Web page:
2. Great insiders’ view of the judging process – I was really impressed by Drusilla Modjeska’s The Mountain, too. (Trevor Shearston had informed much of my PNG literary perspective in the early-mid 1980s.) and Angelo Loukakis a writer and OZ LIT critic whom I have admired for over 30 years now.

  3. Hi Sue & Dorothy, I enjoyed this great insight into the process of judging. I’ve read both the winners and while I think Sea Hearts a touch more accomplished and ‘special’, I did like the McFarlane too, so was happy to see the joint prize awarded. A job well done by Dorothy and the other judges. John.

    • I think that judging a prize like this must be a nightmare! You might feel such a fool if the other judges didn’t like your choice and, worse, wonder how the heck could your fellow judges see anything in theirs! All of this in a fairly short space of time (72 books is easily a year’s reading). Anyway, it seems to have been a fairly happy process and I hope the winning books do well.

  4. Thanks, Whispering Gums, for inviting me to write this guest post, and thanks to those who’ve commented and shared their opinions of the winning entries. I actually enjoyed reading the books and thinking about them, though it’s quite a hefty responsibility picking out a shortlist and then a winner (or in our case two).

    • Thanks to you Dorothy — I’m impressed by anyone who will take on that responsibility! But I can also see the enjoyable side of it too – reading books and discussing them in depth with two other skilled readers would be good recompense.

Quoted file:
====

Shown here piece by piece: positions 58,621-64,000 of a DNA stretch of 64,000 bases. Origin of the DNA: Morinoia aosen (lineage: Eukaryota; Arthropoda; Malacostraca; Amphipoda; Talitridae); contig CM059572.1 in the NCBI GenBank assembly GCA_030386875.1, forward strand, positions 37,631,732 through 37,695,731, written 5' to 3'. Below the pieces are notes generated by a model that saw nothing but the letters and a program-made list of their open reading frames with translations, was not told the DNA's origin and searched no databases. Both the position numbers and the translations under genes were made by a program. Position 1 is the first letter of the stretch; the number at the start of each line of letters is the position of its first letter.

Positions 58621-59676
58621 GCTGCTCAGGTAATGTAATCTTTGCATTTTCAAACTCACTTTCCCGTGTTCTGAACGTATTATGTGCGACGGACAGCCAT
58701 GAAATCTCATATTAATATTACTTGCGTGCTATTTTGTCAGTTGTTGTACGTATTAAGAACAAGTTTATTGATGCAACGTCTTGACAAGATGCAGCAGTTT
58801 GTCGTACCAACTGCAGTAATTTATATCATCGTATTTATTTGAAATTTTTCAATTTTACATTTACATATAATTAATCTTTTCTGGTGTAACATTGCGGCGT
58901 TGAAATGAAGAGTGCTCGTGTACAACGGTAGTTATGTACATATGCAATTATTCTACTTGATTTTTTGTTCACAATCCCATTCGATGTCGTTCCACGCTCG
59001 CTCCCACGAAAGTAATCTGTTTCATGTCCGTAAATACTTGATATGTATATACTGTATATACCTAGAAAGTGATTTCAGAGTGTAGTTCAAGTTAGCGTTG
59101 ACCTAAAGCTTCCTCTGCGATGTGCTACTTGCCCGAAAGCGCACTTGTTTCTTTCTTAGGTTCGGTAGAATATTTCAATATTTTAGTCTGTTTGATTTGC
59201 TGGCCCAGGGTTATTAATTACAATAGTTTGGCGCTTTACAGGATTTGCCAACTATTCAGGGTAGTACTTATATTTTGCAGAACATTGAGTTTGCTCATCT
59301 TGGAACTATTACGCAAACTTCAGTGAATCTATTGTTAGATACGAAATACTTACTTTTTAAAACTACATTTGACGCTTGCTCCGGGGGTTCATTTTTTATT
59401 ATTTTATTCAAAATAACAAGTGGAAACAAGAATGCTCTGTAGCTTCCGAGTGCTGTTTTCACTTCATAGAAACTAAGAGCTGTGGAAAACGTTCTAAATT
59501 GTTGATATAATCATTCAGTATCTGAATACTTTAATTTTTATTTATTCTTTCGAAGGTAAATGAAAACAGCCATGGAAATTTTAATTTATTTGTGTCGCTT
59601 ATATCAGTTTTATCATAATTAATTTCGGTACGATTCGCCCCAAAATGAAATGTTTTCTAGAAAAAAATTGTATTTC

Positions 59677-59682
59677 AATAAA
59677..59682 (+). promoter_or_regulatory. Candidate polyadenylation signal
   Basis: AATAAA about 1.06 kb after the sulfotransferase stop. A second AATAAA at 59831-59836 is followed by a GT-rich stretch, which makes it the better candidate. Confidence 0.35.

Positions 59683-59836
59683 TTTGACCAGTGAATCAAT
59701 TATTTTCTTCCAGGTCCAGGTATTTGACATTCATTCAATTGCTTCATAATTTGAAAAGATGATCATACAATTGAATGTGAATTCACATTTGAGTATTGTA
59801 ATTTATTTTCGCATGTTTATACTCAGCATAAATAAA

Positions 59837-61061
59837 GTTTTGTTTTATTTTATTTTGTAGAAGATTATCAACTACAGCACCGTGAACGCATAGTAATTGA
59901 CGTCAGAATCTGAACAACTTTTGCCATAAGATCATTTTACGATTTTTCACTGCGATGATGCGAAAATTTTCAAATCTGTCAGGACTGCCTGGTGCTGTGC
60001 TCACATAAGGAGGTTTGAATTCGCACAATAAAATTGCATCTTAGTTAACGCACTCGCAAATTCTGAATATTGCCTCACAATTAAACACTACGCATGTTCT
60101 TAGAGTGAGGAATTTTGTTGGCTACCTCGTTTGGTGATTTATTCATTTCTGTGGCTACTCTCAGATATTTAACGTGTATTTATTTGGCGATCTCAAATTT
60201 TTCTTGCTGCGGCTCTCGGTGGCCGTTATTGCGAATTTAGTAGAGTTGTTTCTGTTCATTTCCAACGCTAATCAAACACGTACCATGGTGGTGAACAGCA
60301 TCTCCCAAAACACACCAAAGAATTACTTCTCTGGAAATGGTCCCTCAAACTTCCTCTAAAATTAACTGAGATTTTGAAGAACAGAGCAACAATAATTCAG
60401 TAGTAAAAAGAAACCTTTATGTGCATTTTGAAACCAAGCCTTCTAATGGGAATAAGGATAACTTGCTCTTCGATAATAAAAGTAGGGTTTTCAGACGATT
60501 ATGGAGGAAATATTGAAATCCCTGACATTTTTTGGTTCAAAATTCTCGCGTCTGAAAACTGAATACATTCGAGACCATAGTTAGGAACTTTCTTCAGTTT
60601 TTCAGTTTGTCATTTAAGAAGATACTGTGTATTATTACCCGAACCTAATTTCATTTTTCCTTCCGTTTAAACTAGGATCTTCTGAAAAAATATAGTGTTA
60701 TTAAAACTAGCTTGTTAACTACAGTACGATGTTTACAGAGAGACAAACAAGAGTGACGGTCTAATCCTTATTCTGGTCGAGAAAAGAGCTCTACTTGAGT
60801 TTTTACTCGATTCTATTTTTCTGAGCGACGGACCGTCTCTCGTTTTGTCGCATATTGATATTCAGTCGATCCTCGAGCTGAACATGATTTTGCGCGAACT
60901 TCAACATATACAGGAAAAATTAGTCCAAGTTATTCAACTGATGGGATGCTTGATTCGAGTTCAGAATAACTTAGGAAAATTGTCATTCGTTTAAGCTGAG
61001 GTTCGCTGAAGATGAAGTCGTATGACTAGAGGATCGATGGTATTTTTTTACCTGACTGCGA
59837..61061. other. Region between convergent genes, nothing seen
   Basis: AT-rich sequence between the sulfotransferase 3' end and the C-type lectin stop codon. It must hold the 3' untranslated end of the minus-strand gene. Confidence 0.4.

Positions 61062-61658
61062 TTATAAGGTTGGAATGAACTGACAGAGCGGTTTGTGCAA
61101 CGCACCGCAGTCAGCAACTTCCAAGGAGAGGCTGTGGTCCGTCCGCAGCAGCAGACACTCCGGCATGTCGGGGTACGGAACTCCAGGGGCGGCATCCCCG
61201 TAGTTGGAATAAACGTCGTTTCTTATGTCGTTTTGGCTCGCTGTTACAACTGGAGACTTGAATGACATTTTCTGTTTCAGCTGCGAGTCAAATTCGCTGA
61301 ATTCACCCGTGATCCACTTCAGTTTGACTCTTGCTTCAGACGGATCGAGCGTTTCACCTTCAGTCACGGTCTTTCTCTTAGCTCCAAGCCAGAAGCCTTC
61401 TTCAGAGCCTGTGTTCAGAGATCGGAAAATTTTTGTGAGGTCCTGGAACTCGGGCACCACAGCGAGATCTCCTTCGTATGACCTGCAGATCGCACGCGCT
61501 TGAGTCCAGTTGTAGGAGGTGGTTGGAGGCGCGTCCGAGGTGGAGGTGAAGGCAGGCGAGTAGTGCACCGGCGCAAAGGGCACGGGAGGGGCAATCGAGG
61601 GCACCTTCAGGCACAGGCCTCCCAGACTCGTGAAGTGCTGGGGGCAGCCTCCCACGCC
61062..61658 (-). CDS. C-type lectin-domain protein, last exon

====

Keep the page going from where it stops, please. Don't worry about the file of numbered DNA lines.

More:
5. Totally agree that this insider’s view is invaluable. Thanks Dorothy, for sharing. My day job involves writing a lot of tender proposals. The organisations that advertised the tender almost always provide feedback to the unsuccessful applicants – sometimes helpful feedback, sometimes less so. Having entered a few writing competitions I do wish some similar form of feedback was on offer – even a sentence or two would be wonderfully useful. If not for all entrants, at least maybe for those whose work is long- or short-listed?

    • Thanks MST … The judges did do comments on the shortlist books but That’s it I think. I know it’s all subjective in the end but can understand that feedback from skilled readers would be Helpful. I’m assuming the judges aren’t paid? So I guess it’s a matter of how much you can expect. Dorothy?

  6. Sadly the only books on the shortlist that I have read are Amy Espereth’s Sufficient Grace, and Drusilla Modjeska’s both of which I thought very fine. What a lot of good books though to catch up with! I’ve read a book of Amanda Curtin’s stories which I thought so good it made it through the drastic downsizing when we moved into this flat. Nice that her novel got a mention. What all this says is that, even in these somewhat depressing times for literature, they can’t keep writers from writing, or good books from getting published.

    My experience as a judge parallels Dorothy’s. There’s not much mystery to it. People do their best but all art is so subjective that differing responses are only to be expected. Sometimes politics come into it, but not generally. Most judges are diligent and bend over backwards to be fair.

    • Thanks Sara for confirming Dorothy’s experience. Glad to hear that politics is not a big issue but as you say, it’s so subjective, that the discussions must surely be robust at times.

      They are a good bunch of books I think. Although I’ve only read Wyld and Merrilees, there are several I’m keen to read.